Gold to shine even brighter as it rallies amid troubled times

While the gold price has risen strongly, mining shares have achieved even higher gains

FILE PHOTO: Gold bars are displayed at a gold jewelry shop in the northern Indian city of Chandigarh November 4, 2009. REUTERS/Ajay Verma/File Photo
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The past six months have been a roller coaster for many investors with big losses as the ‘everything boom’ has gone bust and then rallied. Even Warren Buffett famously lost $25bn in the fourth quarter of 2018.

One of the few asset classes to rise consistently though this difficult time though has been precious metals. The gold price is up 12 per cent in the past six months, while the GDX VanEck Vectors ETF of 30 gold mining shares is up by a third.

After the 19.8 per cent slump in the S&P 500 in the fourth quarter of last year, the advantage of holding a part of your portfolio in an asset class that moves quite strongly in the opposite direction is obvious as you can hedge your equity losses.

This performance has defied the naysayers who thought that gold would repeat the price plunge seen in the 2008 stock market crash. It simply did not happen this time.

Better than that, the price of precious metals rose strongly, and the shares in the companies that produce them actually achieved more than double that gain, and they continue to do so.

The last time anything like this happened was in 2016 when the gold price took off from the low it reached in December 2015. Then the GDX gold mining ETF advanced by 150 per cent.

So, if the recent past is any guide then gold mining shares should have even more upside to come if the gold price can sustain, or exceed, its price increase since the lows of last August.

With the price of gold trading around the $1,300 an ounce mark, there is still plenty of upside in the price if it is to meet analysts’ not very demanding targets for this year. Respected analysts say the price dip since the end of last week is a final buying opportunity.

Given the low valuation of gold shares, you don’t have to have a massive break-out in the price of gold for an outsized price increase in the GDX basket of gold mining stocks. But of course if that gold price jump was to happen then the increase in the price of gold mining shares would be proportionately higher.

Why does this occur? And why is it so predictable?

Basically gold mining companies have the same fixed operating costs whatever the price of gold, and thus as gold prices go up their profit margins expand far faster than the price of gold; and their share price is determined by rising profits, not the price of gold.

There are two ways of owning large gold mining stocks that are popular with investors at the moment.

The first is the aforementioned GDX ETF that spreads your risk among 30 mining shares for a very modest fee. Gold mining companies have become notorious for bad management and unexpected strikes and disasters in unstable countries, and so diversification is a way of offsetting individual company risk.

The second approach is to buy shares in so-called revenue streaming, or royalty companies that do not actually own mines but finance them against the mines' output of gold and other metals. These companies therefore have highly diversified sources of revenue, usually set at a fixed gold price, and in addition they also have a record of better management.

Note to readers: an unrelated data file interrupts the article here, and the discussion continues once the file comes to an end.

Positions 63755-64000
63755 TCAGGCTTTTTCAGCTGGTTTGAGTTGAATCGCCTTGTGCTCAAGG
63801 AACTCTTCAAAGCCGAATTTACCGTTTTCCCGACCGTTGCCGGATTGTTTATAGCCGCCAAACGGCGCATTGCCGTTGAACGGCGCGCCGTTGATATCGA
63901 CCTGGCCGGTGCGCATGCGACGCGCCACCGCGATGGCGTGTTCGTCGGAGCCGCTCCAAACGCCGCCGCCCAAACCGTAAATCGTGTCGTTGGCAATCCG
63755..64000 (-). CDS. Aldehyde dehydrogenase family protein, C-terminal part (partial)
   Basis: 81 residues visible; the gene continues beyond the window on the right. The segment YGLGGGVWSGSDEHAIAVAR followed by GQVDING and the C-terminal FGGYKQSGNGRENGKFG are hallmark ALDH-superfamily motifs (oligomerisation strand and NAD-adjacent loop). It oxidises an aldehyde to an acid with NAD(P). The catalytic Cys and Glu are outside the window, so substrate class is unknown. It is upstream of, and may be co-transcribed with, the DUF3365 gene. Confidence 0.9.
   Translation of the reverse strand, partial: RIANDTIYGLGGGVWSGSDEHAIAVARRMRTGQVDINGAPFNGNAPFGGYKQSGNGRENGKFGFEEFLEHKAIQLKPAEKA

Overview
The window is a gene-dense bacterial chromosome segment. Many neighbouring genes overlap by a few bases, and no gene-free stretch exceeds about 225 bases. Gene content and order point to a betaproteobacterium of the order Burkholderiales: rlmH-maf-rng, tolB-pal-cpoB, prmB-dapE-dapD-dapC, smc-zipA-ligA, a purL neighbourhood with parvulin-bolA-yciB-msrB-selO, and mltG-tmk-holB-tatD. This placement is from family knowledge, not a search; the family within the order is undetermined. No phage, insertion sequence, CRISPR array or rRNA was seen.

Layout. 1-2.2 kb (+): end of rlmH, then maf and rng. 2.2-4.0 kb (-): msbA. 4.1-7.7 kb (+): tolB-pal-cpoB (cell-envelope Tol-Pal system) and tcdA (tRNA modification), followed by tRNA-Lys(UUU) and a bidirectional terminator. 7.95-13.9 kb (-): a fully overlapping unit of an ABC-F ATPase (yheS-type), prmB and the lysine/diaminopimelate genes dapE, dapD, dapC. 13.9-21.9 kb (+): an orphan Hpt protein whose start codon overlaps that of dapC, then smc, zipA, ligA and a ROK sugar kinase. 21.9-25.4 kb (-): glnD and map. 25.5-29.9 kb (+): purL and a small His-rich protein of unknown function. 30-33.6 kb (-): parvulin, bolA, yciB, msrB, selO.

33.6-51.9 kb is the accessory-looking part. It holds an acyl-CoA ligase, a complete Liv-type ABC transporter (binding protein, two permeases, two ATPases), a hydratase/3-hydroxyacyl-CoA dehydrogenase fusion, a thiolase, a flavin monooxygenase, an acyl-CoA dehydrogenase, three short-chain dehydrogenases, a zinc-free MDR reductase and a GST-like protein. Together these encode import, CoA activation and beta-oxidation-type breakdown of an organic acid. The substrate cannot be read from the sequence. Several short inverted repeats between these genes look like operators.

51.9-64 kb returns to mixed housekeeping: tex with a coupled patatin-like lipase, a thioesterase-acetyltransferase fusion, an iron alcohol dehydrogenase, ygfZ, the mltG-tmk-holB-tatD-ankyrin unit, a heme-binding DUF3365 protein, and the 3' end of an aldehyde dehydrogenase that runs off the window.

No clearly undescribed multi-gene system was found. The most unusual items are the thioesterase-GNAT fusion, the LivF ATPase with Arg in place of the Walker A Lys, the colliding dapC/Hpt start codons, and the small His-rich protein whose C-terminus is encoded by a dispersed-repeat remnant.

They are few in number and a typical portfolio might include: Franco Nevada (FNV), Wheaton Precious Metals (WPM), Royal Gold (RGLD), Sandstorm (SAND), and Osisko Gold Royalties (OR).

After the 19.8 per cent slump in the S&P 500 in the fourth quarter of last year, the advantage of holding a part of your portfolio in an asset class that moves quite strongly in the opposite direction is obvious as you can hedge your equity losses.

That said, there is still good reason to expect gold prices to continue to grow and outperform other assets over the next few years. For one thing gold prices are currently reckoned to be only around fair value by historic measures.

Compare that to US stocks that exceeded 1929 Great Crash levels of valuation as a percentage of total GDP last October - Warren Buffett’s favorite yardstick for overvaluation. The law of mean reversion states that assets move from undervaluation to fair value and then overvaluation; we have not yet seen that in gold.

What did occur in the fourth quarter of last year was a flight from stocks to gold as a safe-haven asset class. Should US stocks begin to revert to fair value and then undervaluation in a bearish cycle, then gold will very likely be a strong contrarian winner.

This last happened in 2009-11 when gold and silver were the fastest asset classes to recover; gold tripled in value, while silver prices rose eight-fold. The mining stocks associated with precious metals managed around twice this performance.

Perhaps history will repeat itself. Certainly many investors know about this recent phenomenon and others will be sure to hear about it. So, diversifying even a small portion of your portfolio in this direction could pay hefty dividends at a time when most other assets fall in value.

Peter Cooper has been writing about finance in the Gulf for two decades